Group Moral Artistry, The Art of Goethean Conversation

Group Moral Artistry II
by Marjorie Spock


Conversing, as Goethe conceived it, is the art of arts. The very place in his works where the subject finds mention lets us glimpse its singular rank in his esteem. This is in a key scene of his fairy tale, The Green Snake and the Beautiful Lily. There, the four kings enthroned in the subterranean mystery temple are roused to the dawning of a new Age of Man when the serpent, made luminous by the gold she had swallowed, penetrates with her light into their dark sanctuary, and the following dialogue takes place:

“Whence came you hither?” asked the golden king.

“Out of the clefts where gold dwells,” replied the serpent.

“What is more glorious than gold?”


“What is more quickening than Light?”


Unless one understands what Goethe meant one can feel disappointed at the serpent's answer, which scarcely seems the revelation one expected. For is conversation as we know it in the Twentieth Century really more glorious than gold, more quickening than light? Hardly! We attach the term to every casual exchange, to the most idle, inconsequential chit-chat. Surely, we feel, the term must have come down in the world since Goethe's day, suffering severest diminution in its slide.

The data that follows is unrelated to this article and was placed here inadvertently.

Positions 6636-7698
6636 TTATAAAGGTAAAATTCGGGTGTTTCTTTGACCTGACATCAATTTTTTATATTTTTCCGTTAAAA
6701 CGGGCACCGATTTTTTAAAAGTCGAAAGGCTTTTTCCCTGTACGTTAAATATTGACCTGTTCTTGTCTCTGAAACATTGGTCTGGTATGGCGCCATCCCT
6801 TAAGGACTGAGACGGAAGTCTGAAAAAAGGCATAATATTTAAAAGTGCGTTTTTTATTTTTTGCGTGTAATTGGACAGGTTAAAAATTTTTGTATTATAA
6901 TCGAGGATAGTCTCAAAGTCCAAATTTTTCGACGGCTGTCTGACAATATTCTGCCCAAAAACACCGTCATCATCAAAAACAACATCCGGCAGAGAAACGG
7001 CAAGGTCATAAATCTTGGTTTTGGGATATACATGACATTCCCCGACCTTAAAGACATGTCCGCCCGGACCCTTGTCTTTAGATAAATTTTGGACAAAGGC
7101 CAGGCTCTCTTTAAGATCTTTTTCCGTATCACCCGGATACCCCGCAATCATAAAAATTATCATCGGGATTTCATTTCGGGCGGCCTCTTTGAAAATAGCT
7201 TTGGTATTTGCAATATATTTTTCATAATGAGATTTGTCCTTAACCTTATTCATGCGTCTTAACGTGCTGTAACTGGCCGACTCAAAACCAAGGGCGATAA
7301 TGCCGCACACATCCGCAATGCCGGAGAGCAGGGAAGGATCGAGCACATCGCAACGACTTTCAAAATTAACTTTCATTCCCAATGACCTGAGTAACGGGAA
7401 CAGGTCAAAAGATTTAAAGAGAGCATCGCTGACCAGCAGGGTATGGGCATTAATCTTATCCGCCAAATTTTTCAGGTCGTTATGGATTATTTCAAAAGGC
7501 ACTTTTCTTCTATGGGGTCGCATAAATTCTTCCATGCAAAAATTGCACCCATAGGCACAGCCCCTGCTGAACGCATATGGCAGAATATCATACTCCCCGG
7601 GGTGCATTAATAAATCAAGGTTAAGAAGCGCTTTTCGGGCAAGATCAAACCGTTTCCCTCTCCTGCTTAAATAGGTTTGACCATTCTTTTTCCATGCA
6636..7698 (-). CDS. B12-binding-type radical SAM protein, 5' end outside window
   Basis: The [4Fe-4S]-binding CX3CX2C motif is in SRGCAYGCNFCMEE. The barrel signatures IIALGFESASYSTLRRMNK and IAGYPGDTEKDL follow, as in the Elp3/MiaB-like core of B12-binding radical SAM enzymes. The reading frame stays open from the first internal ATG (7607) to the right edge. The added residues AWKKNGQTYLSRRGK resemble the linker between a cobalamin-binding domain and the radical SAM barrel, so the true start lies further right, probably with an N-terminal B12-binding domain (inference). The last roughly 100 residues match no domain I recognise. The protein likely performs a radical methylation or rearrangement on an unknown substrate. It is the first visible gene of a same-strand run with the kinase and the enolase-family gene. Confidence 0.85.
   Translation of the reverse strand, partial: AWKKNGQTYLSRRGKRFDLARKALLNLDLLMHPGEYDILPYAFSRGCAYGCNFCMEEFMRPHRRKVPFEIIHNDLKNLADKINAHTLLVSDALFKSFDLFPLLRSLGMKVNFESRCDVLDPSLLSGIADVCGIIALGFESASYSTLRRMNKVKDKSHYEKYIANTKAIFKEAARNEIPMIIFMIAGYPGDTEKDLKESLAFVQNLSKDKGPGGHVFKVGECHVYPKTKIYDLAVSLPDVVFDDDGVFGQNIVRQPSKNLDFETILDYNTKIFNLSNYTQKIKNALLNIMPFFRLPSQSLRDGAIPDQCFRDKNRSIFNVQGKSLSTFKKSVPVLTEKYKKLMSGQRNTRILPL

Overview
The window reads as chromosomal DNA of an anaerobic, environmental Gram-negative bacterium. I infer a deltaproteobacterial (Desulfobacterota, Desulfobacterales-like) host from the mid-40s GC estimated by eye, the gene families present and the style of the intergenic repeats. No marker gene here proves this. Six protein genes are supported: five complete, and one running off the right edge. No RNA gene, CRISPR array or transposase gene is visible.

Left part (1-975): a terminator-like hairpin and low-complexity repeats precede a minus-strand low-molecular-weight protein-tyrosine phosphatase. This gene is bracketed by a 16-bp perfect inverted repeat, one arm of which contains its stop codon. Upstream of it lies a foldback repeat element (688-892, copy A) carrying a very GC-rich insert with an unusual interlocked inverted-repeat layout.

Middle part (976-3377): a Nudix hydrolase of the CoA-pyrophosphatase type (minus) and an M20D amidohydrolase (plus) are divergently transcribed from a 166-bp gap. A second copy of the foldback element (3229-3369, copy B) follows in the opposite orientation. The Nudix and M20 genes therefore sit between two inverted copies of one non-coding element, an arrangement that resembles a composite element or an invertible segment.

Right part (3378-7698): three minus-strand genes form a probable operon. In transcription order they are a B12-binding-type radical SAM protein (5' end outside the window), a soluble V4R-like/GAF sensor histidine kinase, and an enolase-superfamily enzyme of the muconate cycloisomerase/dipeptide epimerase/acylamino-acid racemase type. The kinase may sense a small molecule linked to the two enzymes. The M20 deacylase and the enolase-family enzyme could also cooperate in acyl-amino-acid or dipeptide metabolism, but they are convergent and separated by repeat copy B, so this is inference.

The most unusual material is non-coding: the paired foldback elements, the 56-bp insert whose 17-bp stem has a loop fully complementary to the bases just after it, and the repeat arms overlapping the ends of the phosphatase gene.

That this is indeed the case becomes apparent when we recall the salons of earlier centuries where great minds came together for significant talk. These occasions were of a wholly different order from our social happenings. They were disciplined, where ours are chaotic, built around a common purpose, mutually enriching rather than depleting. It is impossible to picture the participants in a salon all talking at once, babbling away on as many subjects as there were pairs of conversationalists present. No! The star of a theme hung over the assemblage as over a pool studded with crystals, and the responsively scintillating crystal intellects took turns voicing the reflections awakened in them.

But Goethean conversations differ at least as much again from those of the salon as did the salon from today's cocktail party. Their purpose is to call forth a fullness of spiritual life, not to stage displays of intellectual fireworks. They have nothing in common with the salon's formal play of light-points sparkling in cold starlit glitter. Instead, they strive to enter the sun-warm realm of living thoughts where a thinker uses all himself as a tool of knowledge, where – in the manner of his thinking – he takes part as a creative spirit in the ongoing creative process of the cosmos.